What Money Can´t Buy: Study Finds Small Business Owners Happiest — Successful or Not

October 3, 2012  |  

Starting a new business can be frustrating, stressful and taxing. But  believe it or not, according to  a new study, entrepreneurs are the happiest — whether their business is a success or a failure.

The  study by the University of Pennsylvania’s Wharton School of Business surveyed 11,000 graduates of the school’s MBA program, who were asked to rate their happiness with their career overall, their current job and their work-life balance, small business owners. About 20 percent of the graduates started their own businesses.

Although the study did find the more money someone earned, the happier they were, it also discovered “the role entrepreneurship played in a person’s overall career satisfaction,” reports The Street. “If money really was the key to happiness, you would expect the high-level execs at financial firms to rate themselves as happiest. But that wasn’t the case. Grads running their own businesses ranked themselves happier than all other professions, regardless of how much money they made.”  Only 56 percent of  the Wharton grads who started their own businesses actually made a profit.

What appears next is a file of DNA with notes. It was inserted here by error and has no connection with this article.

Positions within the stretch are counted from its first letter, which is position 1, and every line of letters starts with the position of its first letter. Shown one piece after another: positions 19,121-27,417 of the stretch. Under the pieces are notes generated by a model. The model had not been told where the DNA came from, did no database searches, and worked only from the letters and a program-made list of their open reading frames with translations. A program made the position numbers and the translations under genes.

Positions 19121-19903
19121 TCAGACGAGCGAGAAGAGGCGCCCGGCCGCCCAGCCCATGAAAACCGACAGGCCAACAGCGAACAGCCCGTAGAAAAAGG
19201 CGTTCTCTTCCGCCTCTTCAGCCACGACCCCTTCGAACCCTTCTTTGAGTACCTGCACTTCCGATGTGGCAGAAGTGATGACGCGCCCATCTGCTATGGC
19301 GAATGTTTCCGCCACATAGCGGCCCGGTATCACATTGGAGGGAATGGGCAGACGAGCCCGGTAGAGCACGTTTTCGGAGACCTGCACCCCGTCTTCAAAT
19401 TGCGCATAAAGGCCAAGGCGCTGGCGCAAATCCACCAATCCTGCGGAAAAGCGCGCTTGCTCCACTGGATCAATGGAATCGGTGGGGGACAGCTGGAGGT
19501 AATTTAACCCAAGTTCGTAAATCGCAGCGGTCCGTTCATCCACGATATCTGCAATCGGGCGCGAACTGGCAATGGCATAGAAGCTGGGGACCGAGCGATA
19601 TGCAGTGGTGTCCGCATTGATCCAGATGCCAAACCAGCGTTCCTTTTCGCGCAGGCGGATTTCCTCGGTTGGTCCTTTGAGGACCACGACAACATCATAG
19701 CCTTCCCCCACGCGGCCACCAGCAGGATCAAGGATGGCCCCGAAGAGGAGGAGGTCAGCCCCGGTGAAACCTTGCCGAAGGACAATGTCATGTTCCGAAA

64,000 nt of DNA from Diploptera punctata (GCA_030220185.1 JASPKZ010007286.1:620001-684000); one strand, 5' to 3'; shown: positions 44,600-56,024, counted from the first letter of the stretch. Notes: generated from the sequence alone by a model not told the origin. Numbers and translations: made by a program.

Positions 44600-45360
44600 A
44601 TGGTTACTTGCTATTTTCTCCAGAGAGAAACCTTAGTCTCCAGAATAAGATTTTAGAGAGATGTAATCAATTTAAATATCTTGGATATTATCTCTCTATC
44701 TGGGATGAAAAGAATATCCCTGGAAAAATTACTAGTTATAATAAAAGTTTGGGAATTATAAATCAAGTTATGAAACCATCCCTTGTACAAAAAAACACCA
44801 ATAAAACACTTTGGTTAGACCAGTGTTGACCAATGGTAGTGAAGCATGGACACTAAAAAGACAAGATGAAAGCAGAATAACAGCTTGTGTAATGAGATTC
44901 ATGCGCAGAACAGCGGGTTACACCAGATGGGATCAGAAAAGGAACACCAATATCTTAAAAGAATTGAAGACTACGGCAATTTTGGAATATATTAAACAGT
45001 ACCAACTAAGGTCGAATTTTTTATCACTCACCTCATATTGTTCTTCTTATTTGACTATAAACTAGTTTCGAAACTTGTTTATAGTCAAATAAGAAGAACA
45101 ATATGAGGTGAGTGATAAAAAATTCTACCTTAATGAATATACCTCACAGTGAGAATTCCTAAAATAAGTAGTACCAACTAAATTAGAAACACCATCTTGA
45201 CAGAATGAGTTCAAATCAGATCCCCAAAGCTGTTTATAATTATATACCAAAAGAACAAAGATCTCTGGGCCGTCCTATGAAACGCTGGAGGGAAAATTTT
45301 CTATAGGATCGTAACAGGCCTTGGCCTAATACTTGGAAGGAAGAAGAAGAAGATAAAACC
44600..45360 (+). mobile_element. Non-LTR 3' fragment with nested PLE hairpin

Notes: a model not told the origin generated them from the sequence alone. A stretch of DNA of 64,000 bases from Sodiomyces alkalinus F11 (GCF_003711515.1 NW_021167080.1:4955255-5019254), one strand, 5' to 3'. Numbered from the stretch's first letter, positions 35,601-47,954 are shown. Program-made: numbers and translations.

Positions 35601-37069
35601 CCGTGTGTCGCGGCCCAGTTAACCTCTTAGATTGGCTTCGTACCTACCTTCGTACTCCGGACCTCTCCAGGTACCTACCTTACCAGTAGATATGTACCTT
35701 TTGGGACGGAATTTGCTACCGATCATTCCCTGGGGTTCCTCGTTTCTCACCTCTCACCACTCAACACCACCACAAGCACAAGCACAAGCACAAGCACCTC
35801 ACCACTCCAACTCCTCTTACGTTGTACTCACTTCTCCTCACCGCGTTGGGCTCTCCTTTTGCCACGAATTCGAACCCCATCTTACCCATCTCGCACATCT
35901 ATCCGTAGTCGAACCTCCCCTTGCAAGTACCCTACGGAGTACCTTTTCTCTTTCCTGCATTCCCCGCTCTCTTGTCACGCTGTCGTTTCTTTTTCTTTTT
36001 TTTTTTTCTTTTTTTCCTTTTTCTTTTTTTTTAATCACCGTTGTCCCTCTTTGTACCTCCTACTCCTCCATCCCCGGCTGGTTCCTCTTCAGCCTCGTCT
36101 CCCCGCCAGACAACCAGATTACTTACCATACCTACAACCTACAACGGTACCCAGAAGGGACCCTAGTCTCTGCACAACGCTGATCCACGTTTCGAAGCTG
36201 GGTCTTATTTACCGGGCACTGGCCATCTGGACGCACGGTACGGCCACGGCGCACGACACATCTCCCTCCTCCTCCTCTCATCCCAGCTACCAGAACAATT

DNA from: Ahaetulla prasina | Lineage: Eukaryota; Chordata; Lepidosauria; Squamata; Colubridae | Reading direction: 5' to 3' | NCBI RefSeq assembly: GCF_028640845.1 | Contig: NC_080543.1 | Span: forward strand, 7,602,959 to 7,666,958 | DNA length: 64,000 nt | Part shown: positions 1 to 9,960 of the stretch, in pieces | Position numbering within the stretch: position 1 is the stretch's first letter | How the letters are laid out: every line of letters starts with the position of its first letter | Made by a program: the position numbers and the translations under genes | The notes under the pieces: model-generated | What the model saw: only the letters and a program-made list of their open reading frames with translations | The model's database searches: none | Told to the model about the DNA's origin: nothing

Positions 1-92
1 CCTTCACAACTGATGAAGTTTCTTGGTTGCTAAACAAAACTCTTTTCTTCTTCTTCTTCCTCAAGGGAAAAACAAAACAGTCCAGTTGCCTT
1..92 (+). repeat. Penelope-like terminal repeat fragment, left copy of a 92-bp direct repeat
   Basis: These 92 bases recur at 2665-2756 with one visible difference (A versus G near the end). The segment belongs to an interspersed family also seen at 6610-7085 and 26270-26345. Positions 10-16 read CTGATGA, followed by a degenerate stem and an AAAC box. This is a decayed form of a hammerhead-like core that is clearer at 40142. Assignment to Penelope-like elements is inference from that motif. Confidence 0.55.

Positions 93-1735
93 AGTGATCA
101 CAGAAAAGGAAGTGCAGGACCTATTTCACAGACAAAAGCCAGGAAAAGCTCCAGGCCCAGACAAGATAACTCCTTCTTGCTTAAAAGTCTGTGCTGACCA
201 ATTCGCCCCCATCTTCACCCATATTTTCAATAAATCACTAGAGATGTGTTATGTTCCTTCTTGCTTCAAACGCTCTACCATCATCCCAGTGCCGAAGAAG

The entrepreneurs in the study also felt they had more control over their time—even if they worked endless hours getting their business off the ground. “Grads running their own businesses also rated themselves higher than any other profession when it came to work-life balance,” writes The Street. “An entrepreneur can choose to take a break to attend a daughter’s soccer game or son’s school play, even if that means working late into the night afterward.”

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